This is a movie about villains, which means that the oppositional characters can either be law enforcement or they can be other competing villains. In the case of Focus, all the oppositional characters are villains who are portrayed as more villainous than Nicky and Jess. I guess that means we should be rooting for Nicky and Jess to prevail in their get-rich schemes, but I just couldn’t generate any feeling of support for them. Jess tugged at my heartstrings a bit, but that’s probably because she is drop-dead gorgeous and probably deserved better than to hang out with Nicky and his gang of losers.

That’s a keen observation, Scott. We’ll have to add that to our anti-hero model. The rest of the cast are pretty bland fare. There’s the overweight guy who is Nicky’s henchman. He does Nicky’s dirty work when Nicky can’t be bothered. We call this the Mastermind/Henchman pattern. There’s his crew of pickpockets working the Super Bowl to make off with unsuspecting vacationer’s wallets. In Volume 2 of “Reel Heroes” we call these characters “minions.” They’re a sea of nameless, faceless characters who all work in unison to the anti-hero’s (or villain’s) goals.

I didn’t dislike Focus but I didn’t really enjoy it, either. It held my attention for the most part, thanks to the star power and charisma of Will Smith and the beauty of Margot Robbie. But there isn’t much substance to Focus, unless you count the trickery of one con after another as substance. True, some of the deceptions are momentarily interesting but this isn’t a movie with much heft to it. I can only award Focus 2 Reels out of 5.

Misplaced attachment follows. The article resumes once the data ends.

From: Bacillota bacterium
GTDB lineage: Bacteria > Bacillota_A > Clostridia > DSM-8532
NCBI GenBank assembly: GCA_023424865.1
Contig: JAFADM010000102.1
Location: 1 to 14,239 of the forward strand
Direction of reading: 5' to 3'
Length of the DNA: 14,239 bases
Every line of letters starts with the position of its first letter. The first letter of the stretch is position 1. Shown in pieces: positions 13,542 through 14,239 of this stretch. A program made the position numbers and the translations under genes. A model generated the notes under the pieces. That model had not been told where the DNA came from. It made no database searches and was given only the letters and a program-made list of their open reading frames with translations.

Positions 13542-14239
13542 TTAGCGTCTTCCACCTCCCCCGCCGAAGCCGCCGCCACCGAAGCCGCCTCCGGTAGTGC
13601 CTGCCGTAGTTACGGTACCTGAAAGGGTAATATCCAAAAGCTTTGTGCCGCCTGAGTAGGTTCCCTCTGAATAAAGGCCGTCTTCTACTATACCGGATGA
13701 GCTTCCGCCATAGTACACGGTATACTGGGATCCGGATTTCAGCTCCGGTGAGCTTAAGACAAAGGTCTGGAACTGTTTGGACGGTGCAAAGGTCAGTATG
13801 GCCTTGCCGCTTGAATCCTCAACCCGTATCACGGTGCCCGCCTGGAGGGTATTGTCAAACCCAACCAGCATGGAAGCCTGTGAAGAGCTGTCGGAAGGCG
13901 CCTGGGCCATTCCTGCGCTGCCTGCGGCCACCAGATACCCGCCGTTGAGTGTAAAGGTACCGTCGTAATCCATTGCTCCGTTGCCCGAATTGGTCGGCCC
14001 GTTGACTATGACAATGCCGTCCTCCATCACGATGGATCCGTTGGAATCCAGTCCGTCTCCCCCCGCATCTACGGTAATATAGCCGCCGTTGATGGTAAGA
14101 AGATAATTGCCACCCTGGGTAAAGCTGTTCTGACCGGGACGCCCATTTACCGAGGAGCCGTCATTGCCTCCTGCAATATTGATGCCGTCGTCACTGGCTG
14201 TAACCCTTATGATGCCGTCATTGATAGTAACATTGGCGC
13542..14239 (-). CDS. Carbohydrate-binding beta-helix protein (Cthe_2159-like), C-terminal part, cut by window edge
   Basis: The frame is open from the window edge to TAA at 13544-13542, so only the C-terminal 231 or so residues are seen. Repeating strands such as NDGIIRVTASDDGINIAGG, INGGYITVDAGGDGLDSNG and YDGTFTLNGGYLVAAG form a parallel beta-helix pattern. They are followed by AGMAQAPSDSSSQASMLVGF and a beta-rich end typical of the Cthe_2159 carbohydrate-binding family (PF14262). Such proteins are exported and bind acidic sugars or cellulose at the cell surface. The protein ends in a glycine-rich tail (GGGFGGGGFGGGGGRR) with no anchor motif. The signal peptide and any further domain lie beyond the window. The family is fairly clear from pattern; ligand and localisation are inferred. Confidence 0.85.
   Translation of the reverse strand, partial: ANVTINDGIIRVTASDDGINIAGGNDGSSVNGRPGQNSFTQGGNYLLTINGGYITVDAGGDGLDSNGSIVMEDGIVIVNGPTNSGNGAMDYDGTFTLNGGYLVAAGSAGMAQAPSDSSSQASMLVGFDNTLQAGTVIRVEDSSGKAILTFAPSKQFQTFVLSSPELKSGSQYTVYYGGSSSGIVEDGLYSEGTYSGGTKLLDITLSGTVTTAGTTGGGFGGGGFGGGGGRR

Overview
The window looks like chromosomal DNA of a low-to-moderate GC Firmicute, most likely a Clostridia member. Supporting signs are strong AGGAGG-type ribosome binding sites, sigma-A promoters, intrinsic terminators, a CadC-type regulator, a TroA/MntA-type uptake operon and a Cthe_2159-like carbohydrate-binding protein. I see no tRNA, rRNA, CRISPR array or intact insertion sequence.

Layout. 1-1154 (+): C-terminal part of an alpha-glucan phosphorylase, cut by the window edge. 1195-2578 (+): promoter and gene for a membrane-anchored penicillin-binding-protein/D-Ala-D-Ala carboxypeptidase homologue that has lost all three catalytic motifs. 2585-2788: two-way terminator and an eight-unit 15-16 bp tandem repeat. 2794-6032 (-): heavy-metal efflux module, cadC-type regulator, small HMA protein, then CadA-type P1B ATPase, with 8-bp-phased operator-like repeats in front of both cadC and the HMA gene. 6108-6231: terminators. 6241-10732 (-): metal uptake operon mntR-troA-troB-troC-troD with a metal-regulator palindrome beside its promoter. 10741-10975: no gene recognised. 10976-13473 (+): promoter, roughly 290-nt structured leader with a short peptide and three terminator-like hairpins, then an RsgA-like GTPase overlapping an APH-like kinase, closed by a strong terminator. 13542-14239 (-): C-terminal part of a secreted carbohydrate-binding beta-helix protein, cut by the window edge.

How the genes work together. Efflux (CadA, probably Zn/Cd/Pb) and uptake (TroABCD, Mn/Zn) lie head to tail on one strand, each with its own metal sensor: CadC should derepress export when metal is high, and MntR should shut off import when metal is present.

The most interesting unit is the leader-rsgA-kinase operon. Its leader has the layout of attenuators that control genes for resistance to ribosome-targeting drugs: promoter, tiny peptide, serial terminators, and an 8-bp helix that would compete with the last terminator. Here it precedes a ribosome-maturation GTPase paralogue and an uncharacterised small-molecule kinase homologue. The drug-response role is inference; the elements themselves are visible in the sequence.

As you’ve noted, Greg, the character of Nicky is an anti-hero who remains exactly the same character from start to finish. He doesn’t grow the way we want our heroes to grow in the movies, and in fact we can be sure that Nicky’s the type of guy who will forever be a criminal. Granted, he is smart, charismatic, and likeable, but he’s not someone I could root for, and his downfall at the film’s end didn’t move me emotionally one single bit. The hero story is pretty non-existent but because Smith is a talented actor with a powerful screen presence, I’ll be kind and give Nicky 2 Heroes out of 5.

The supporting cast is deserving of some praise. I enjoyed watching the comic relief in the character of Farhad (Adrian Martinez), and I thought that B.D. Wong played a wonderfully manic gambling addict at the Super Bowl. The evil race car drivers were living stereotypes of macho, fuel-injected anger, but their unidimensionality was offset by Margot Robbie’s charm, intelligence, and pizzazz. The surprising appearance of Nicky’s frenetic dad at the end added an amusing wrinkle of depth to the cast as well. Overall, I’ll give the supporting cast a rating of 3 out of 5.

 Movie: reel-2 Anti-Hero: villain-2 Cast: cast-3

Wow, it looks like the Margot Robbie fan club is +1!

Focus wasn’t a terrible film, but it was decidedly slow in places. As you point out, Scott, it is difficult to root for the anti-hero when he is so corrupt. I look to other classic films like Bonnie and Clyde and Butch Cassidy and the Sundance Kid for examples of how to create lovable anti-heroes. Although, in those films, I think the anti-heroes ended up dead. I also award 2 out of 5 Reels.

Nicky is a boring anti-hero. Because he doesn’t become a better person at the end of the film than at the beginning, there is a possibility of a sequel. Maybe next year we’ll get to see Refocus. I give Nicky just 2 Heroes out of 5.

The supporting cast is tired and lazy. While Jess is nice to look at, there are no surprises, no one stands out, and no new territory is exposed. I have to disagree with you here, Scott. I score just 1 out of 5 for the supporting cast.

 Movie: reel-2 Anti-Hero: villain-2 Cast: cast-1